What optimizer should I use?

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MENGZE WU on 12 May 2022
Commented: Walter Roberson on 12 May 2022
I have a function f(T, R1, R2), where R1 and R2 are in the range of (0,20], and I want get R1 and R2 value to make f() as samll as possible. However, the T is also a variable I can't control and it can vary from 200 to 400. I want f() to be as small as possible even when the T is changing. Could someone please help me to find an optimizer can I use?
This is the f() I want to optimized:(all constants except for R1 R2 and T)
k = 1.381e-23
q = 1.6e-19
phiB = 0.6
m = 1.5
gamma = 0.2
MENGZE WU on 12 May 2022
All contants are positive.

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Answers (3)

Chunru on 12 May 2022
Consider your objective function f(T, R1, R2), whose dependence on R2 lies on the first term only. To minimise f, R2 need to be as small as possible. For the range R2 in (0,20], R2-->0.
Now consider R1. When R1 increases, the numerator of the second term (rkmlog(R1)) increases. The denominator decreases (assume T, k, m, q >=0). So the second term (with - ) decrease. So the larger R_1, the smaller f. To mininize f, you choose largest R2.
We have assumed T, k, m, q >=0. For other combination the results may be different. Also note that the term inside sqrt may be negative and the problem is not well defined in this case.

John D'Errico
John D'Errico on 12 May 2022
This is not a problem of finding an optimizer. This is a problem of understanding how to formulate a problem so that it is possible to solve at all.
What does it mean to minimize f? It is not going to be possible to find simple values of R1 nd R2 that minimize the function for ALL values of T. And since you don't even tell us what all of the other variables are thus k, m, q, phiB, it is not easy to give better advice.
Anyway, you need to convert this to a problem with a SCALAR result. An optimizer cannot apply to a function over an entire region. But the integral of the square of f(T) will be a scalar function of the two parameters R1 and R2. When that integral is small, then the function could be deemed to be as small possible. Now you can use any optimization tool.
A common mathematical term for that integral is a functional, a function applied to the family of functions f(T). This is like assuming T has an unknown random value, that is uniformly distributed on the interval [200,400]. In the case where you have better information about the distribution of T than uniform, then you should use it, computing instead the integral of f(T)^2*P(T), where P(T) is the PDF of the variable T. That would now give you a weighted functional, assigning more importance to those places where T is more likely to lie.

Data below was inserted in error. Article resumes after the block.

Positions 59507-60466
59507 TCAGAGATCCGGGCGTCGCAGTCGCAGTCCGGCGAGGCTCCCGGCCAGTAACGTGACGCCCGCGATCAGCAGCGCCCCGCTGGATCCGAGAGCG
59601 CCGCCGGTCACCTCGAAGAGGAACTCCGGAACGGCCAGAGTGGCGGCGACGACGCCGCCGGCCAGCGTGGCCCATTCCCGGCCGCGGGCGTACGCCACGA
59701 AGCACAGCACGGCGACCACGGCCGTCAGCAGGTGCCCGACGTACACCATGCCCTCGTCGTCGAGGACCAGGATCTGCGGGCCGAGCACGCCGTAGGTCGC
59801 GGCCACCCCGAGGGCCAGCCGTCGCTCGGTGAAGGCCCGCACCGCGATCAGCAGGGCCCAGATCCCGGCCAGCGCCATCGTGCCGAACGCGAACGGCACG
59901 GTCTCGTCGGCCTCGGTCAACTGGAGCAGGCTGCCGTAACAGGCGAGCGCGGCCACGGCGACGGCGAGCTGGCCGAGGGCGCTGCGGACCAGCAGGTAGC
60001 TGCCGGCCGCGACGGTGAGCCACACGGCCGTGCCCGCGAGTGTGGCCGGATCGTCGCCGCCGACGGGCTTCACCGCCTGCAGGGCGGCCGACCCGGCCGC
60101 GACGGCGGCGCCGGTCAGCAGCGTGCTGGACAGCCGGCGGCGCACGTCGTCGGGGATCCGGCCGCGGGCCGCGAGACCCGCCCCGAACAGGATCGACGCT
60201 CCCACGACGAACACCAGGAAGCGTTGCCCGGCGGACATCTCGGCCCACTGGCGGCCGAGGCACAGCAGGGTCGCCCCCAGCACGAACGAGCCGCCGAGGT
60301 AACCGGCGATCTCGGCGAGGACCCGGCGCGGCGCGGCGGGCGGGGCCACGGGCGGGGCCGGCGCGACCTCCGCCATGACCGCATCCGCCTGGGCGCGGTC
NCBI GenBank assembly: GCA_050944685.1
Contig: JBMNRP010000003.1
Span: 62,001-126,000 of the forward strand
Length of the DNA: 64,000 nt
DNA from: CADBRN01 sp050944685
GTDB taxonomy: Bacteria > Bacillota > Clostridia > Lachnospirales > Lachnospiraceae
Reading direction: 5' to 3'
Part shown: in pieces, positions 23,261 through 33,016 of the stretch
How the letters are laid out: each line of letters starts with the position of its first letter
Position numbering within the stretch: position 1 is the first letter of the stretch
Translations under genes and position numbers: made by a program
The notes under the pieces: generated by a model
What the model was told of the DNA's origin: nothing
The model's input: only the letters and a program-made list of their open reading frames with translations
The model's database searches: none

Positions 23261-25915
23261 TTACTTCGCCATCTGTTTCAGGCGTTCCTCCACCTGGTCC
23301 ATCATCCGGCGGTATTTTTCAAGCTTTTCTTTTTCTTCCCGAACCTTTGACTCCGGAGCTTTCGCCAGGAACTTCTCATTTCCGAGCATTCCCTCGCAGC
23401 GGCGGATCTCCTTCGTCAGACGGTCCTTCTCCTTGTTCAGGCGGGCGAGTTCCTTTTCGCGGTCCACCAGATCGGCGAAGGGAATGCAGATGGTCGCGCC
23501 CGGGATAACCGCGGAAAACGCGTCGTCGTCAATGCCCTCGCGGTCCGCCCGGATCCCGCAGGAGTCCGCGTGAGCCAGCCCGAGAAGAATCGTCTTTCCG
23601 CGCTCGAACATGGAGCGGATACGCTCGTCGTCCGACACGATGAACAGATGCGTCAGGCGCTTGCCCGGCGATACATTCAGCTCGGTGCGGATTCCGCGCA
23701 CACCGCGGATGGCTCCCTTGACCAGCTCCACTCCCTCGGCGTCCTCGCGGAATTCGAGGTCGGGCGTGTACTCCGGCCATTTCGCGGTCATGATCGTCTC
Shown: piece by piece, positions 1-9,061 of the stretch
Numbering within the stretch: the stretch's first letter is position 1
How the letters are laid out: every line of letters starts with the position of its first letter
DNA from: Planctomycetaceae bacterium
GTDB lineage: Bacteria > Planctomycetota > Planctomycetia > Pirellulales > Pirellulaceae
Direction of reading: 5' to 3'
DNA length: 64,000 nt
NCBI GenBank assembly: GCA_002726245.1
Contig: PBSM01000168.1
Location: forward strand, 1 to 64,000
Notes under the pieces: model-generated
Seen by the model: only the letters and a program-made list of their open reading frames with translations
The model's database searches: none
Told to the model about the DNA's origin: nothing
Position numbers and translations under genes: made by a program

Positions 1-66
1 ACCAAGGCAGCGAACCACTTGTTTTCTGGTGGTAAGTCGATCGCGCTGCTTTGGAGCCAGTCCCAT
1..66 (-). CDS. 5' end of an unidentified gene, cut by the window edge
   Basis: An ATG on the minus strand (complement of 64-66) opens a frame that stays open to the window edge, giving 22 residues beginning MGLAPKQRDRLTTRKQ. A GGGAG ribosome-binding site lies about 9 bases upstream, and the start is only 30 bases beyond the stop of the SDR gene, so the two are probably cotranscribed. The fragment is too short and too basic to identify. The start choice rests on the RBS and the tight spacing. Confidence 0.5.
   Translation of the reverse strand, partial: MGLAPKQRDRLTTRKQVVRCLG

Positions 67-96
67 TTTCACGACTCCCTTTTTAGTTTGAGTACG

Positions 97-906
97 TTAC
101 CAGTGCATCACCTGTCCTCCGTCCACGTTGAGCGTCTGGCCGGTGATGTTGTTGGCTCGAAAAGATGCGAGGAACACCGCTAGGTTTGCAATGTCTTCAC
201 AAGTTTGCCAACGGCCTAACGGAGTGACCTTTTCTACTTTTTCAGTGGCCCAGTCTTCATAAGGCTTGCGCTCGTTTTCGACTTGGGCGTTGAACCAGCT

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Walter Roberson
Walter Roberson on 12 May 2022
Depending on the values of the constants, it might be the case that min R2, max R1 is optimal. With different constants there is a smaller R1 that is optimal because division by 0.

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Walter Roberson
Walter Roberson on 12 May 2022
By examination, assuming that the constants are positive:
  • the first term is smallest when log(R2) is smallest, which will occur at the smallest R2 value that you permit. If 0 were permitted then log(0) would be -infinity which would give you a minimum for any finite value of the second term.
  • the second term numerator would be negative if log(R1) is negative. assuming that the constants are positive, the subtraction of a negative log would give a positive value so the denominator would be positive. Negative divided by positive would be negative. But you are subtracting that term so you would be increasing the function value. From this we deduce that R1<1 leads away from the minimum.
  • So examine R1>1 so log() is positive. If the sqrt() is finite positive then you would have positive numerator and denominator leading to a positive value, which is being subtracted, improving the minimum. This is promising. And the larger the amount subtracted the better the minimum. Thus as long as the denominator remains finite positive, for any given T value, the minimum is at the maximum permitted R1 value.
  • If what is inside the sqrt() goes negative then you get a complex value, and complex values are not considered minimum.
  • The remaining possibility is that what is inside the sqrt() is 0. This case leads to a positive numerator divided by 0, which gives +infinity to be subtracted from the leading term, giving you a -infinity minimum.
You can solve for the R1 value that leads to the negative infinity minimum in terms of T. Beyond that R1 you go complex.
In cases where the R1 that would lead to that situation is larger than the R1 limit, then the function minimum is at the largest permitted R1.
The overall solution is then:
  • minimum permitted R2
  • maximum permitted R1 in some cases
  • critical maximum R1 in terms of T in some cases (and in those cases in theory R2 does not matter.)




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